I remember as a kid in rural Canada, we had a “party” telephone line at home. Not nearly as fun as it might sound, this literally meant that we shared a telephone line with our neighbours and it was a daily battle with not only one’s family but also with several other households just to make a phone call. (Those of you who hail from cow towns know exactly what I’m talking about).
Winter evenings in the countryside weren’t particularly eventful, unless it stormed or the power went out…so it wasn’t uncommon for my siblings and I to carefully pick up the phone, furiously clasp our hands over the mouthpiece and eavesdrop on the conversations of our neighbours, giggling less about what we were hearing and more about our blatant, and secret invasion of their privacy. Eventually these would end with our neighbours catching on, yelling at us to get off the line and taking our behaviour up with our mother the next time they crossed paths at the grocery store.
And no, it wasn’t the 1950s, but the 1990s.
In the last 20 years, our communications methods with our friends, families and neighbours have changed more than in the last century. Forget abandoning just party lines, but household telephone lines all together, with a growing number of Canadians discontinuing home phone lines in favour of mobile devices. As a result, the way we find and keep personal contact info has also changed.
Like any company, we regularly monitor the use of our products. Who’s using it, how are they using it, how many people are using it, etc. When our research started showing a widening gap between print usage to find goods and services and print usage to find personal contacts, we had to take a hard look at the residential phone directory aka the “white pages”. With less than a third of Canadians using it within the course of a year, it seemed time to make some changes to how we made it available.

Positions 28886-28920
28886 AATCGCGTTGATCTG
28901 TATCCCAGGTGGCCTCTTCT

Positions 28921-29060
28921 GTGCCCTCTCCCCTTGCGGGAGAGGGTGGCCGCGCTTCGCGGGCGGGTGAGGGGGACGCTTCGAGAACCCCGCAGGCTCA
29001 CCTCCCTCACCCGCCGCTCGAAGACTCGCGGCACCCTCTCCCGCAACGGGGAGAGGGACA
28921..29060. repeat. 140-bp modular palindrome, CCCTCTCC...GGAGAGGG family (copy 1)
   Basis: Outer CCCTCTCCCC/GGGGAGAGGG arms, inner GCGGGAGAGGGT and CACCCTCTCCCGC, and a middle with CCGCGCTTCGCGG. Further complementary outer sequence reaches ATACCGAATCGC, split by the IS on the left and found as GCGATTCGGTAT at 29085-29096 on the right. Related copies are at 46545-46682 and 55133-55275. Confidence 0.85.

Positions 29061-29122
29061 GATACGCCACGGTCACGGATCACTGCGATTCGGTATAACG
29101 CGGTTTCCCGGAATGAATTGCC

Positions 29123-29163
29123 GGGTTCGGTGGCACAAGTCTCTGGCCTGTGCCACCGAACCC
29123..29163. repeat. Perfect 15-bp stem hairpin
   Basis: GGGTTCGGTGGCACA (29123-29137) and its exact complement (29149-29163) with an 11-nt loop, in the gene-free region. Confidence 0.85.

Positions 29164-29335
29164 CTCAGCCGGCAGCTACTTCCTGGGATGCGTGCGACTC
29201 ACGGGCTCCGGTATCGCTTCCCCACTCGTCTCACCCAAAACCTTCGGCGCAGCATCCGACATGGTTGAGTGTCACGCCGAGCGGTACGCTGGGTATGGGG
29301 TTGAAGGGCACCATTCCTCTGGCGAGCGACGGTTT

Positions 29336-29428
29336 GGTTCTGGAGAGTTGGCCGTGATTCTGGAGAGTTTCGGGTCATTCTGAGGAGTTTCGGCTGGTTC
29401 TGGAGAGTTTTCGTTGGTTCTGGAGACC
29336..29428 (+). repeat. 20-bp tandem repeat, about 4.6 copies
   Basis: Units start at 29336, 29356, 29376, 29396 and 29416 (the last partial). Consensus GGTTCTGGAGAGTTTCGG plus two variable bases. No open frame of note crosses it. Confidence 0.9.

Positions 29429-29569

So after careful consideration and multiple discussions with stakeholders to ensure that the needs of all Canadians would continue to be met, we stopped distributing them. In eight major cities, where the residential listings were separate directories, we no longer deliver the “white pages” unless you specifically ask us to.
Obviously, as a society, there’s a big shift towards digital. It’s a major focus of ours, which has meant that over the last year, we’ve converted 30% of our annualized revenues to online and 30% of our digital searches now come from our mobile platforms, an achievement realized in just over one year. We’re investing in our digital products and growing them. Meanwhile, on the print side, through initiatives such as the distribution by request of the “white pages”, we’ve reduced our paper consumption by over 25% in just two years.
Another interesting tidbit − the same regular research showing weaker print residential directory usage patterns demonstrated that the print Yellow Pages directory usage remains notable, with 1 in 2 Canadians using the trusty tome each month to find local goods and services.
Perhaps some things don’t change quite as much as we think they do.